Trying to use religion or one’s deep offense at someone’s speech as a way to control or ostracize them is its own form of hate speech. It also has a tendency to send the toxicity underground where it can fester until a horrific act is committed, as in Charleston, SC. Of course, when that speech directs people to specific acts of violence, that is hate speech that goes beyond the freedom of speech. When hateful speech, however, is allowed to go unchallenged, it can instigate and foment violent behavior within people. This has been the issue in America for the last 80 years, the hateful speech going unchallenged in churches and in public.

As seen with the massacre in South Carolina, the culture of racism and violence led someone to walk into a black church and shoot dead many people he didn’t even know. He drove hours to get there, so why did he choose that church? The answer seems as obvious as the reason why those who choose to not accept that answer. However, where do people discuss race without being judged when they say something wrong? Sometimes even comedians can’t even make a joke without severe repercussions.

No party or President of the United States is alone in being the target of hatred and ridicule.

I have found the rhetoric and vitriol directed toward the Obamas quite disturbing over the last six and a half years. Many of President Obama’s most ardent supporters, however, mistakenly suggest that only his presidency has been the target of hatred, ridicule, animosity and divisive rhetoric by the opposition. Certainly, there is a racial component to some who criticize President Obama and his family. However, examine what was said and continues to be said regarding the Clintons and George W. Bush. 

I do believe the intensity on the right is by far more intense, but I vividly remember the bitterness of the '04 elections and the depressing aftermath. The nastiness by the left toward Bush was atrocious and unhelpful. Some critics incessantly referred to his stupidity, also calling him the anti-Christ, calling into question his patriotism and intentions without much proof or evidence to back up those claims. 

The far right and the politically correct becoming defensive and overly controlling is not the most effective response to hateful speech or religious persecution.

It's all a cycle that is perpetuated by the media, and elected officials shouldn't instigate nor perpetuate it for their own political gain. Both sides are guilty of taking political advantage over mistakes and missteps of leaders, officials and individuals. It’s becoming increasingly difficult to have an open, honest and sincere debate about policy as a direct result.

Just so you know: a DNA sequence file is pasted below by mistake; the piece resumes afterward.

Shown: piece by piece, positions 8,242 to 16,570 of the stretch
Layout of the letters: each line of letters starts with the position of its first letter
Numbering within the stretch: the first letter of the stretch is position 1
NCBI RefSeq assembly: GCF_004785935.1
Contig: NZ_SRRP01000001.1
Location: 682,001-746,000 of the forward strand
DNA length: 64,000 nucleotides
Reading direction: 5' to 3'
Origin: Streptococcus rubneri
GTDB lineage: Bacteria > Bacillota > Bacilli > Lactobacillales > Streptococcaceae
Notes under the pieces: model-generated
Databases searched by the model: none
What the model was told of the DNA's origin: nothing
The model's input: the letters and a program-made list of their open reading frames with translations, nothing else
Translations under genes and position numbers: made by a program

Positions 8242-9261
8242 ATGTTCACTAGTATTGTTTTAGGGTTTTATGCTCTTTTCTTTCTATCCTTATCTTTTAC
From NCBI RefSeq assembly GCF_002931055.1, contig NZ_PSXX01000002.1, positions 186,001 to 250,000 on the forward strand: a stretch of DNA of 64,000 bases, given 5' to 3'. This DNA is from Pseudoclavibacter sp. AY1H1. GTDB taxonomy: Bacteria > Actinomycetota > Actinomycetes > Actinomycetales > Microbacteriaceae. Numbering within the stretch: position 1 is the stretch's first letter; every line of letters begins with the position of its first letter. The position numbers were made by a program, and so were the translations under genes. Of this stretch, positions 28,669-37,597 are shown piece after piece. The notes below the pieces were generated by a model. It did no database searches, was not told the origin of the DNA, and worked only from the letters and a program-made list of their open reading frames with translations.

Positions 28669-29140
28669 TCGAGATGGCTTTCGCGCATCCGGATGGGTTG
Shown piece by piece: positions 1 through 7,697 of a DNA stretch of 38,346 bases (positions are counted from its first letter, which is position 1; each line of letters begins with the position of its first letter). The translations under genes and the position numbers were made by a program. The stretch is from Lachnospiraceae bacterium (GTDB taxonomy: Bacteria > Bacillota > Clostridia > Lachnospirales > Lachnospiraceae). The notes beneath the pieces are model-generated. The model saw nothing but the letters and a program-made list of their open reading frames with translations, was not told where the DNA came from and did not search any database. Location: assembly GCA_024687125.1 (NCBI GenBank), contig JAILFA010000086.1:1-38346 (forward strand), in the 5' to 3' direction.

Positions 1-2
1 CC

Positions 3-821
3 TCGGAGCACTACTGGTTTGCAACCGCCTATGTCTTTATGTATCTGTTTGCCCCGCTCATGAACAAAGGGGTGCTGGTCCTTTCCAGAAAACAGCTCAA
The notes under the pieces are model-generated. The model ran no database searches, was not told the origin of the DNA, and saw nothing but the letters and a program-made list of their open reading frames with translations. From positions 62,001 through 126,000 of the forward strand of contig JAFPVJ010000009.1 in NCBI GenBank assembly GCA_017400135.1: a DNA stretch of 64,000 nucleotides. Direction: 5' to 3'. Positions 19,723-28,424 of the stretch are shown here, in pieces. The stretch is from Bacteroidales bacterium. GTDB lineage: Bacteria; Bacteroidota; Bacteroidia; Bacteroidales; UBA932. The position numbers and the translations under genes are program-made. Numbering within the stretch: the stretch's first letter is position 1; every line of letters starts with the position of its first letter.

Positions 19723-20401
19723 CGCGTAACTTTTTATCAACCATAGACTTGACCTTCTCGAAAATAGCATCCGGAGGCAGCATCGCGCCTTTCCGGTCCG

Instead of congressional investigations being used to uncover the truth, these have turned into political witch hunts to score political points and serve up red meat to the respective base. Again, I would say one party is more guilty of utilizing the tools of Congress and government for this purpose, but every American is responsible for holding Washington accountable.

Even now as Texas floods once again and rightly requests assistance from FEMA in response, the hypocrisy by public officials who have stoked the fears and paranoia of voters as recently as the last few months is on full display. Governor Abbott and Senator Ted Cruz both have allowed and even fostered the belief that the federal government was possibly invading Texas with the summer Jade Helm 16 exercises. Ted Cruz even denied disaster relief to Hurricane Sandy victims just a few years ago. 

This is the problem with public officials who are not only disingenuous but allow the hatred of their voters to run roughshod over the public good. These are not public servants. When someone is elected, they are not supposed to just do the bidding of the voters that elected them; they are supposed to work diligently for the public good.

What we need in this country is more dialogue, not less. We need more speech, not less. We need more voting, not less. We need more openness, not less. We need more inclusiveness, not less. 

This is the United States of America, after all.

No comments:

Post a Comment